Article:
Fetyukovich treads on dangerous ground when he raises the question of whether the murder of such a reprehensible father as Feodor Pavlovich could be condemned. While insisting that Dimitry is innocent, he nonetheless argues that such a murder could well be justified, driving home the point with examples taken from a tirade by the villainous Karl Moor in Schiller’s The Robbers. The indignant narrator now labels him ‘an adulterer of thought’ (the chapter’s title), and it is here that the defense plea intersects with the novel’s deepest moral-philosophical motifs.; ‘Filial love for an unworthy father,’ Fetyukovich insists, ‘is an absurdity, an impossibility. Love cannot be created from nothing: only God can create something from nothing.’ If fathers wish to be loved by their children, they should earn such love by their deeds. Love for a father should rest on a ‘rational, responsible, and strictly humanitarian basis’ it should not derive from a ‘mustical meaning which I cannot comprehend with my intellect, but only accept by faith, or better, on faith, like many other things which I do not understand, but which religion leads me to believe.’ The courtroom audience, as the narrator notes sarcastically, went wild over this denunciation of a filial love based solely on faith. ‘Even persons of high position, old men with stars on their breasts, sitting on specially reserved seats behind the judges, applauded the orator and waved their handkerchiefs.’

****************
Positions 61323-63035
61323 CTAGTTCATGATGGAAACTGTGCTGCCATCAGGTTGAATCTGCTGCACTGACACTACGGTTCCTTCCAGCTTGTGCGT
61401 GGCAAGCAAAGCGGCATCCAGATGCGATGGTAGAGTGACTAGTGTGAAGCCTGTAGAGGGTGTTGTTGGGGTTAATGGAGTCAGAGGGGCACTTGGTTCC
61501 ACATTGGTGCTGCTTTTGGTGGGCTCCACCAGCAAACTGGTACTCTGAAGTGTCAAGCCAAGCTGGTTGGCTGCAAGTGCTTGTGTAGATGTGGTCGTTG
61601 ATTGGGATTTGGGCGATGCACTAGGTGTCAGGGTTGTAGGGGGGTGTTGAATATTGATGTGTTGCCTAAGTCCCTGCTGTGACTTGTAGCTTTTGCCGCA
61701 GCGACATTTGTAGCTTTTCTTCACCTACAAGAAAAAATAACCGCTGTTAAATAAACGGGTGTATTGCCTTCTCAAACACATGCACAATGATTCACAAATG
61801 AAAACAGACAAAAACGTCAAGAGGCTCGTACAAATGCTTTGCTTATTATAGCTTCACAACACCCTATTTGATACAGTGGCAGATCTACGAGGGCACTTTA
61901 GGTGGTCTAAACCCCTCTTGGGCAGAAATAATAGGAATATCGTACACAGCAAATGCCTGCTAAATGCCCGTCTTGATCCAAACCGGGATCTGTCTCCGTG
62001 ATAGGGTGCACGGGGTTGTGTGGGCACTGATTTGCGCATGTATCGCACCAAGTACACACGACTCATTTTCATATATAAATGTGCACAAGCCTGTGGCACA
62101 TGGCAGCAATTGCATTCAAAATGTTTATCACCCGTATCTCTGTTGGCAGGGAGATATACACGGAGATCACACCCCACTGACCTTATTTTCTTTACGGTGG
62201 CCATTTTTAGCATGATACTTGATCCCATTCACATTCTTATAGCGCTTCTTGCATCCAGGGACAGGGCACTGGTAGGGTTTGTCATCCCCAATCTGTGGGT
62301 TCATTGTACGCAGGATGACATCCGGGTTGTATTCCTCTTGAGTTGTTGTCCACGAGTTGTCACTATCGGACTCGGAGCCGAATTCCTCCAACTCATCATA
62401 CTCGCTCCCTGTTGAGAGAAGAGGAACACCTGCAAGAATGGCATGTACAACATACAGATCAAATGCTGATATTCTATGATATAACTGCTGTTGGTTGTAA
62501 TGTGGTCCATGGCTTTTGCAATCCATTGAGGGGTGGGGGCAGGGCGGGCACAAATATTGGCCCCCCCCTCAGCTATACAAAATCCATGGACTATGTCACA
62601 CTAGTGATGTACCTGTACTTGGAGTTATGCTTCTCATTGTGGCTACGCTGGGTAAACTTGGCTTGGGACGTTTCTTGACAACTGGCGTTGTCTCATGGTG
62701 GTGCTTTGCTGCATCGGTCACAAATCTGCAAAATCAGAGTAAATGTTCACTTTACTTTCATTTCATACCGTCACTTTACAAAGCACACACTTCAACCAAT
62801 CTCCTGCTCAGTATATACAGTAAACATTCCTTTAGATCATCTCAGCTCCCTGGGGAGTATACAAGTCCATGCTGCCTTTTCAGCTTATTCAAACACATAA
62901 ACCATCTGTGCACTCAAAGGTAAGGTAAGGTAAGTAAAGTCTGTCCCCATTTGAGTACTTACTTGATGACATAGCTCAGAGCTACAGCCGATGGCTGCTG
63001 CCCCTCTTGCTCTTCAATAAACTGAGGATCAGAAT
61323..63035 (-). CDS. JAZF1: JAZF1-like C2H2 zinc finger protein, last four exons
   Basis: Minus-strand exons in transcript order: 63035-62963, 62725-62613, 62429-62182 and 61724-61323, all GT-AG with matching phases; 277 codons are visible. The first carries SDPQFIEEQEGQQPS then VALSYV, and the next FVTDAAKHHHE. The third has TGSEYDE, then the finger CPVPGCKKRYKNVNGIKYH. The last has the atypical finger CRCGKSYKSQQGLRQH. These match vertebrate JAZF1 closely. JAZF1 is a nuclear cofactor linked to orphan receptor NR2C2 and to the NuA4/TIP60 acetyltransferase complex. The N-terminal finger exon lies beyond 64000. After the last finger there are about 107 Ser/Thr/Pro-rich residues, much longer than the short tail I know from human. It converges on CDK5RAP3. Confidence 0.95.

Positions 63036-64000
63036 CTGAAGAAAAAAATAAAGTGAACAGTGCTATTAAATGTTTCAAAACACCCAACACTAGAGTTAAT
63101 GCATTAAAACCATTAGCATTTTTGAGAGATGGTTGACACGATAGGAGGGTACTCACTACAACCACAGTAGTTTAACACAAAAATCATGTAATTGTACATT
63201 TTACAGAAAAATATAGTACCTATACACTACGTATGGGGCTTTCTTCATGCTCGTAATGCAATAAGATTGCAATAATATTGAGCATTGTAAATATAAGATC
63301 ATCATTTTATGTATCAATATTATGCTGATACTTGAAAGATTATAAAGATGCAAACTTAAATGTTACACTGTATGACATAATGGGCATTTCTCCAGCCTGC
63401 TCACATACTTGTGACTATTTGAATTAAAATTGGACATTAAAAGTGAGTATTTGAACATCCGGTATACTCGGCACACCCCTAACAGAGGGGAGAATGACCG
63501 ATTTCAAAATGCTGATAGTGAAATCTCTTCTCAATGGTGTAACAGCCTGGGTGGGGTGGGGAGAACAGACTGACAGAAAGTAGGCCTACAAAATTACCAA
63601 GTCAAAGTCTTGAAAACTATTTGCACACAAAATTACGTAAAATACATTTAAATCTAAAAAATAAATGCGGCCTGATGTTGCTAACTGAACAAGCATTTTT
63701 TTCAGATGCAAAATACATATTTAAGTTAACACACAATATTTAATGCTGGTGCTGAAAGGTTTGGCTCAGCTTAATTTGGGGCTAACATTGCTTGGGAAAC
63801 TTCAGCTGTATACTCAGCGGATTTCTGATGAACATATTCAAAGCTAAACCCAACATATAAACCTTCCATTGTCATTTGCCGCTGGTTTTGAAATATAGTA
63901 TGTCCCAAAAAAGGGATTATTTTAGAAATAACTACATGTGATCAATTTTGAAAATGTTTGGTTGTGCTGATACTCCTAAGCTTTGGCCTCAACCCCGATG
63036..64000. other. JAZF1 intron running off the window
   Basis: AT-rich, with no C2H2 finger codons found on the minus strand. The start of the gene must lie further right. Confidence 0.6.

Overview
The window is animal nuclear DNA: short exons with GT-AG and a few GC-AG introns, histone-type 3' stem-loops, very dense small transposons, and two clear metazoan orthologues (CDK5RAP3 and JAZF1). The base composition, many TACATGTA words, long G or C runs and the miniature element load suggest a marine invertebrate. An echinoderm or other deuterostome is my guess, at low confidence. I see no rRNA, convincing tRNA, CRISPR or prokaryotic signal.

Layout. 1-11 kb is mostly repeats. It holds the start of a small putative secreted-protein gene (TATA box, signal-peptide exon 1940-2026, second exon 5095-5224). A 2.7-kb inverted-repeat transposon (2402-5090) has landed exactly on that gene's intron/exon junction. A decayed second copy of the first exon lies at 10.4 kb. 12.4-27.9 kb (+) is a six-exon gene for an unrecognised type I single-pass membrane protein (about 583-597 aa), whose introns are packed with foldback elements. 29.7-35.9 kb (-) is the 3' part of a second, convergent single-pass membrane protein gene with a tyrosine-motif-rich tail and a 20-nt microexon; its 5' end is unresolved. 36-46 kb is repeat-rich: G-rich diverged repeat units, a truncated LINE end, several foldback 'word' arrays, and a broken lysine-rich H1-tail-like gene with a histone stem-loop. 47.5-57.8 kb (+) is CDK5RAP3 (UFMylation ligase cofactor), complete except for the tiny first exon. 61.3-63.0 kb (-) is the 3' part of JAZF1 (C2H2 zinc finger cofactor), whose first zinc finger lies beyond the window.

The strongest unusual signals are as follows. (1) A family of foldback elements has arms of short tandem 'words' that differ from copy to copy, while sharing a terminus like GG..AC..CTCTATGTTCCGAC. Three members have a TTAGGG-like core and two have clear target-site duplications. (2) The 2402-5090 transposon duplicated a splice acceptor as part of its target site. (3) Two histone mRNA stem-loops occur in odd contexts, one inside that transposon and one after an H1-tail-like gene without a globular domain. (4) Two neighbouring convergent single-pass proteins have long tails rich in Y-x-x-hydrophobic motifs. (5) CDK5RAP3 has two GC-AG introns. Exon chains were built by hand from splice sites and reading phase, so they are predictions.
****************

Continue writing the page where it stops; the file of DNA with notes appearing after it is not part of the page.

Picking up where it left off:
Fetyukovich is here making the same argument against unconditional filial love, based only on faith, that Ivan had made against a God-father who incomprehensibly permits the undeserved suffering of his children. But the lawyer goes still further when he suggests that, even if Dimitry had entered the house — which he denied having done — with no intent to kill, he might have struck Feodor Pavlovich precisely because ‘The mere sight of the father who hated him from his childhood, had been his enemy, his persecutor, and how his unnatural rival, was enough.’ His feeling of hatred would have been so strong that he might have dealt him a blow, ‘not knowing that he would kill him’ and not intending at all to do so. But if he had killed him,’ the murder of such a father,’ Fetyukovich insists, ‘cannot be considered parricide…can only be reckoned a parricide by prejudice.’